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Rooseveltown, New York
Encounter on an Indian Reservation

Sometime in the 1300's, today's State of New York became the stronghold of five powerful Iroquois nations — the Senecas, the Onondagas, the Mohawks, the Cayugas, and the Oneidas. Mohawks call themselves Kanien'kehaka, or "People of the Flint." The name Mohawk — meaning "Man-eaters" — was applied to them by their Algonkin neighbors. Spanning two countries and with three tribal governments of their own, the St. Regis Mohawk Tribe is one of the most complex Native American tribes in the Northeast. The reservation consists of 14,640 acres sitting on the U.S.-Canadian border along the St. Lawrence River. The 8,000 Mohawks living on the reservation have three tribal governments of their own. There is one council on the Canadian side of the reservation, one on the American, and a Tribal Council that oversees all activities. Most of the Mohawk labor force is employed in high-rise construction. Altogether, there are perhaps 10,000 Mohawks, of which, about 3,000 people still speak the language fluently.

My name is Cheryl, a Mohawk Indian who grew up on the Onondaga Indian Reservation. I'll never forget when my cousin and I saw Bigfoot. We were both eleven years old on March 11, 1975 at 11:00 am. We left my aunt's house that morning and decided to cut through the woods thinking it would be safer than two young girls walking along the road. Throughout our walk it seemed that we were being watched. We finally arrived at the halfway point of our journey when we reached the local abandoned gravel pits. I slid down the embankment first and my cousin followed. I started to play on the frozen mudpuddle when she started to climb back up the hill to retrieve her glove. She called for me to come near her, but didn't right away until finally her persistence frightened me. She grabbed me close and said, "a big black arm just tried to grab me". Thinking that maybe a hunter had followed us, or even a black man was lurking in the woods frightened us enough to make a run for the road. As we got to the road we both saw this big figure walk through some 6-8 foot sumac trees. Its head and shoulders were over the tops of the trees and we could imagine how it could have traveled to the other side of the pit, which was at least 150 feet from where she first saw the arm. We ran the rest of the way home and told our family we had seen Sasquatch.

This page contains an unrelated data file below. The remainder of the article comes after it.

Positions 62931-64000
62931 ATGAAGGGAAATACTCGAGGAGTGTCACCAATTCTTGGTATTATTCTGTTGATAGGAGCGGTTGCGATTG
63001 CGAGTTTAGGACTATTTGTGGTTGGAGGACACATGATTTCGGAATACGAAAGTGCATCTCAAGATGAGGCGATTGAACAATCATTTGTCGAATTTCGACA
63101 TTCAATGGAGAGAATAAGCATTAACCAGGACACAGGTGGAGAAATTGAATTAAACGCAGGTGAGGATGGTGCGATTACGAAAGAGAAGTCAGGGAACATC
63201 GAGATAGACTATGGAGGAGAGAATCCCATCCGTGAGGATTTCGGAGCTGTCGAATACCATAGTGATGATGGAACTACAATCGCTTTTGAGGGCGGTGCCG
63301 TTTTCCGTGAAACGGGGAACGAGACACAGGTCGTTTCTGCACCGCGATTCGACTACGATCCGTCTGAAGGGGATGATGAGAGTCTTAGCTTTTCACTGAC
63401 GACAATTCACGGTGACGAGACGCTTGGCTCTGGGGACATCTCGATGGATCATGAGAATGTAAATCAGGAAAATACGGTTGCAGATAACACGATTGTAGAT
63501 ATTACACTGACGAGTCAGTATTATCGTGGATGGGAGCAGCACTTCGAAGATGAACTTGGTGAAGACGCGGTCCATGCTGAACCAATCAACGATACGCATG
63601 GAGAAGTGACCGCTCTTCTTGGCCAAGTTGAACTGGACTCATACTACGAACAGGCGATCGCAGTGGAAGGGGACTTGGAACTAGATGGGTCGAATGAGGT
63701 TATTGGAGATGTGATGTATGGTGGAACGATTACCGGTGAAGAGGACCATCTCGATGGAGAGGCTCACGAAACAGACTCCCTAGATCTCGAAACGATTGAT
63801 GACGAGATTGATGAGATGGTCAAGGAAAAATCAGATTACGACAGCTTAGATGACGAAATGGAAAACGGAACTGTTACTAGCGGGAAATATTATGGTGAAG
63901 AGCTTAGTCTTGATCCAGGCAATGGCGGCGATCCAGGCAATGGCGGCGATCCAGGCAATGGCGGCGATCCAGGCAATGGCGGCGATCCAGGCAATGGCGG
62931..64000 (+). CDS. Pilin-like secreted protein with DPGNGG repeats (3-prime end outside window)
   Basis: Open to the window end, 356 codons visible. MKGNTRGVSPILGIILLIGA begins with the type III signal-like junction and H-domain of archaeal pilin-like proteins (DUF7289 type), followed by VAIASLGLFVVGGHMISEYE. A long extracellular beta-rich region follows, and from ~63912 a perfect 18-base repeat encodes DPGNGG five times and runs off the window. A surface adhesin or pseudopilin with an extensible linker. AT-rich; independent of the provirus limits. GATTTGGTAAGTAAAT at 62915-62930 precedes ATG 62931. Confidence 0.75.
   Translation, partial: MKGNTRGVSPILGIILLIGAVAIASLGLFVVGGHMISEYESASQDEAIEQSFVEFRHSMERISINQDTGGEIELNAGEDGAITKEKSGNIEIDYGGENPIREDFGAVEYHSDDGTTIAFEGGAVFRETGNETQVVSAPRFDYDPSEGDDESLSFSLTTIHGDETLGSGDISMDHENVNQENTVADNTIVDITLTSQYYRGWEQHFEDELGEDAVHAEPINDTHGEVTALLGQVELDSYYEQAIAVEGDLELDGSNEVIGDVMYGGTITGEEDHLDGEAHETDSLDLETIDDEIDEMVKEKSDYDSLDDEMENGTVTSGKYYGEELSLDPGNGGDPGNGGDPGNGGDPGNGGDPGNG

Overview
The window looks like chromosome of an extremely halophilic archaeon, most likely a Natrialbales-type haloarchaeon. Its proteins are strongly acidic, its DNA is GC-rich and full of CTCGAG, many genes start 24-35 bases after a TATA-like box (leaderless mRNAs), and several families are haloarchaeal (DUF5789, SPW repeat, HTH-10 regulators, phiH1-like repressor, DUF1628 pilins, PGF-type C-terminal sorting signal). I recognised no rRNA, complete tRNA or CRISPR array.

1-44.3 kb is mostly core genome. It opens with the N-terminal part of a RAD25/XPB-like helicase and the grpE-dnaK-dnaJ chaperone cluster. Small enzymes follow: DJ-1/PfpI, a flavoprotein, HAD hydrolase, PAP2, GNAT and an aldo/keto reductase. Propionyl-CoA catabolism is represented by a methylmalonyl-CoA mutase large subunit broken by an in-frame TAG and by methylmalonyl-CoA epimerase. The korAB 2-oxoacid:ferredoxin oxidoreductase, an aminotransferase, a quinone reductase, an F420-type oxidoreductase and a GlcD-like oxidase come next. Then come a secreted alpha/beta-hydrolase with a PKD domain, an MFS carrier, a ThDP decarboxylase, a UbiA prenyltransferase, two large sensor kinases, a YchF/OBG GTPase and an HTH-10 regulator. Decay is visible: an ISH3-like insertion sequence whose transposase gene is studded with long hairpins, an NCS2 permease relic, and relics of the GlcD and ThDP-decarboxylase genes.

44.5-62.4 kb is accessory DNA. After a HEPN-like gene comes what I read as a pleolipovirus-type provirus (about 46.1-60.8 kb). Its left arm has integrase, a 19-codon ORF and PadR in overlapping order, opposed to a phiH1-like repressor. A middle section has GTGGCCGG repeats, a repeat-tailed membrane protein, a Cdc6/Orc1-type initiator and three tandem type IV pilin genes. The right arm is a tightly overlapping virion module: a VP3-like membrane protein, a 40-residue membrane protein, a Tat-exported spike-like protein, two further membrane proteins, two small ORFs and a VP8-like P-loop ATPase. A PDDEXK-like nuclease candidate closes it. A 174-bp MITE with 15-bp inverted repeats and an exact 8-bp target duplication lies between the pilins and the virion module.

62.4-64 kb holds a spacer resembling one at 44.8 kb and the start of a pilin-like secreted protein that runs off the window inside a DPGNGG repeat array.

Of course everyone laughed at us. As the years past by, and we told the exact same story, our families believe us now. Looking back, I have concluded that Bigfoot was heading towards an underground cave that is sacred to the Onondaga. I believe that this cave connects other Indian reservations by underground channels. Indian legends tell stories that Bigfoot is a spirit that protects the Indians. That is probably why no one has ever found any proof of his existence. I have had many dreams about Bigfoot, where he comes back with others like him. Their calls are frightening. When I walk in the woods I am afraid that I will see him again. I wonder if I saw him because if the world ever ends, I have dreamt that will be the one to lead my people underground until the earth heals itself from all the destruction that is forecasted. It is forecast that Mother Earth is consumed in flames to cleanse herself, the Indian will come up from underground to begin life again. Hoping that this story will stand out from all others that you have or will receive. Please write me on your web sight.

© Shannon Nicholas (additonal informant name removed by request 12/11/03)

Source: Email from Kyle Mizokami, Date: September 23, 1997 6:03 PM